Nothing more pathetic than "the boy who cried wolf" syndrome.
This strategy can possibly work if you also happen to have other accounts tied in as well with the same lender.
For example you are a Citigold client with Citi, or a CPC with Chase, and want a CLI or something reasonable done. Due to your private banking relationship and/or account balances, they might be possibly a lot more accomodating than they would normally just to retain you as a client. Certain forum members, including bibro (hopefully he can elaborate more on this) had used his JPMorgan banking relationship to help with his approval odds during recon calls with Chase. It's common business practice. They're not going to give up on a forest just because of a tree. And if you were indeed a valued client, I doubt you even have to really "threaten" them at all. A brief mention should get things going in the right direction assuming the request itself is reasonable.
My situation was pretty unique. I was applying for my 7th JPMC card, all of which I had acquired in the past 1.5 years. I finally hit the wall and was denied for too many recent accounts; my credit score was not an issue at all. I played it softly at first building a case for why I wanted this card (Ink Plus with the 60k bonus) and how it played a specific role in my credit card portfolio, but the CSR wouldn't budge. I eventually dropped the hammer and said something to the effect of: "As a J.P. Morgan Private Banking customer I was told I would receive top notch service. Should I have my banker call you directly? Or perhaps I should just take my business elsewhere." I was approved shortly thereafter by the CSR's supervisor.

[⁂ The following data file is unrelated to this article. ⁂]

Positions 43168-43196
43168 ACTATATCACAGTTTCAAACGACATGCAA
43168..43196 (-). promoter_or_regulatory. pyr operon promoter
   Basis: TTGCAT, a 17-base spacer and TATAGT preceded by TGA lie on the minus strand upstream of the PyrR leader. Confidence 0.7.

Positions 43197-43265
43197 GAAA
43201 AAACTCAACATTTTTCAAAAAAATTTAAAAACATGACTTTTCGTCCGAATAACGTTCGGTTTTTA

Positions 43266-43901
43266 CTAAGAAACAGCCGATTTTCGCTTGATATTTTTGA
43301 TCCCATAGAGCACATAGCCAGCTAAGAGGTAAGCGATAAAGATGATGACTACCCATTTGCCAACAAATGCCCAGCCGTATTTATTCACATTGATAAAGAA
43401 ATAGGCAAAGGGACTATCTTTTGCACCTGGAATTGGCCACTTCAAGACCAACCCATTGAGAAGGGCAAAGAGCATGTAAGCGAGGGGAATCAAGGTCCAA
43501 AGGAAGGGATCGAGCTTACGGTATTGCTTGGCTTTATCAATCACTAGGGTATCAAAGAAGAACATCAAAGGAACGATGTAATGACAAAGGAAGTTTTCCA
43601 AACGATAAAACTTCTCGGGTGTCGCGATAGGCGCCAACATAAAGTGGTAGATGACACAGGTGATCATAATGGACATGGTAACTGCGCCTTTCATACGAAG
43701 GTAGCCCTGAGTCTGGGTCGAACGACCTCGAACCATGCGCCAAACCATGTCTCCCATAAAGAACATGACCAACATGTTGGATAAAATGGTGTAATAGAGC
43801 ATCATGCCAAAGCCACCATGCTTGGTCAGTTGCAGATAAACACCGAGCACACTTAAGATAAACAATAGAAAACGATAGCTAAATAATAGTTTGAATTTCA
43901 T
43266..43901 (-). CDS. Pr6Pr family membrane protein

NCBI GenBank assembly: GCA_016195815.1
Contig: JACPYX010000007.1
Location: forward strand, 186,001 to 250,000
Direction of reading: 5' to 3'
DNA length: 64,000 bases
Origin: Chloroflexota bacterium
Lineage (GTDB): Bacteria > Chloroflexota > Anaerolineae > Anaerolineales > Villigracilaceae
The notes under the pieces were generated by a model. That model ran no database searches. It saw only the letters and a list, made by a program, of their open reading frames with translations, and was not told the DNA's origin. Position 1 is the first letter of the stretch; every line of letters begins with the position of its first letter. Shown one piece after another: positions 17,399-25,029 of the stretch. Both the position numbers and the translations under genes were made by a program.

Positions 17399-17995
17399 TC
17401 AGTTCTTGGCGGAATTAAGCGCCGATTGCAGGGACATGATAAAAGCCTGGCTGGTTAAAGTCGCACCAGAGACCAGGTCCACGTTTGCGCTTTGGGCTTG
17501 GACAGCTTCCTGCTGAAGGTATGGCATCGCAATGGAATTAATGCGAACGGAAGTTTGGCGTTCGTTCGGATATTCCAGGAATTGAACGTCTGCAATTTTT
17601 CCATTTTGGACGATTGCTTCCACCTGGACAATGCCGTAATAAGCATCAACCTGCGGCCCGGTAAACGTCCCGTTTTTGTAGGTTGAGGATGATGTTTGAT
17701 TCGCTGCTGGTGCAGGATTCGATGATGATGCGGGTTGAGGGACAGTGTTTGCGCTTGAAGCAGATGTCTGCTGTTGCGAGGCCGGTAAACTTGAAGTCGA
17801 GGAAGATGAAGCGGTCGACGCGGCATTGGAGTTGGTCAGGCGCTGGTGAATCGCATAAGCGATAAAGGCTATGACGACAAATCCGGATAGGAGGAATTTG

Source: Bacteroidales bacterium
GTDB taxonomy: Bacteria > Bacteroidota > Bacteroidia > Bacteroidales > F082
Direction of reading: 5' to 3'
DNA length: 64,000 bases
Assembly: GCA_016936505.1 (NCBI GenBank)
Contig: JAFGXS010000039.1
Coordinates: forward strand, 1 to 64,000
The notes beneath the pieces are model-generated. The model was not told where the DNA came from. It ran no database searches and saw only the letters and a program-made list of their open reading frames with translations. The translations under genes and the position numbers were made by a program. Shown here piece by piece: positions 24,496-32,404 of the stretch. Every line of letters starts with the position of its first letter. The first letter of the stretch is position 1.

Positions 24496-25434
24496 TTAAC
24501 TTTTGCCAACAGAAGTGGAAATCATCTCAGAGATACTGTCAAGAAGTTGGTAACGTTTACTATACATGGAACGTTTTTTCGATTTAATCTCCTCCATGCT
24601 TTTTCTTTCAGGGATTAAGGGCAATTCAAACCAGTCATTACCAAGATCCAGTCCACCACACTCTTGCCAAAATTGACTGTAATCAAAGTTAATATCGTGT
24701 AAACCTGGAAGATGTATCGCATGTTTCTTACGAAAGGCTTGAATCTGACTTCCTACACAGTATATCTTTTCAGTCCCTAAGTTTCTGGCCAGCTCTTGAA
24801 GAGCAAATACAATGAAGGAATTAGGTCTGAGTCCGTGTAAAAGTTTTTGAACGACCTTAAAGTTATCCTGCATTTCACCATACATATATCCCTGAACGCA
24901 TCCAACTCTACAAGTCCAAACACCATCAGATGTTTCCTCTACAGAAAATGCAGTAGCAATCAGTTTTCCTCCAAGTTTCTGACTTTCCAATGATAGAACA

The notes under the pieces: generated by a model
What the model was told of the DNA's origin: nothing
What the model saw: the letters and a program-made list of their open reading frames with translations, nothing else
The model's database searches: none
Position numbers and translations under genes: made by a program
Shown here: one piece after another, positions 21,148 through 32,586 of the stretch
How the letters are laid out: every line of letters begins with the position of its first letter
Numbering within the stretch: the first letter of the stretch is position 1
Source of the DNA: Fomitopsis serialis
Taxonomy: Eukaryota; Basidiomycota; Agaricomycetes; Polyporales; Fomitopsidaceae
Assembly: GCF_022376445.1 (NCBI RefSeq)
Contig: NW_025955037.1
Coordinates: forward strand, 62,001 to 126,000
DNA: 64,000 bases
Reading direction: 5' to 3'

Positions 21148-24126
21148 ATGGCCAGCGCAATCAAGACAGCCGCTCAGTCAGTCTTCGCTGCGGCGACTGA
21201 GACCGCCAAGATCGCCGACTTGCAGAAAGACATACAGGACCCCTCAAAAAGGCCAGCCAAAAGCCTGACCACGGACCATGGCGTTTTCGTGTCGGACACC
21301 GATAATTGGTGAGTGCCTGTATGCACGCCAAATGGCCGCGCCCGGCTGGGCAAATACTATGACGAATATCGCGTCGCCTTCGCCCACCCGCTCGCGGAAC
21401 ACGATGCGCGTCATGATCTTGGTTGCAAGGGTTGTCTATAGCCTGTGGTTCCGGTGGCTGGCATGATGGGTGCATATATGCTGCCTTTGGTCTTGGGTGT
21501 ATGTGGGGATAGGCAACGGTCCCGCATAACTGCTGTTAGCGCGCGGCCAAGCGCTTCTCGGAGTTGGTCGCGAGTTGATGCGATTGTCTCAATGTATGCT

Forums posts are not provided or commissioned by FICO. Forums posts have not been reviewed, approved or otherwise endorsed by FICO. It is not FICO's responsibility to ensure all posts and/or questions are answered.Advertiser Disclosure: The listings that appear on myFICO are from companies from which myFICO receives compensation, which may impact how and where products appear on myFICO (including, for example, the order in which they appear). myFICO does not review or include all companies or all available products.
IMPORTANT INFORMATION: All FICO® Score products made available on myFICO.com include a FICO® Score 8, along with additional FICO® Score versions. Your lender or insurer may use a different FICO® Score than the versions you receive from myFICO, or another type of credit score altogether. Learn more
FICO, myFICO, Score Watch, The score lenders use, and The Score That Matters are trademarks or registered trademarks of Fair Isaac Corporation. Equifax Credit Report is a trademark of Equifax, Inc. and its affiliated companies. Many factors affect your FICO Score and the interest rates you may receive. Fair Isaac is not a credit repair organization as defined under federal or state law, including the Credit Repair Organizations Act. Fair Isaac does not provide "credit repair" services or advice or assistance regarding "rebuilding" or "improving" your credit record, credit history or credit rating. FTC's website on credit.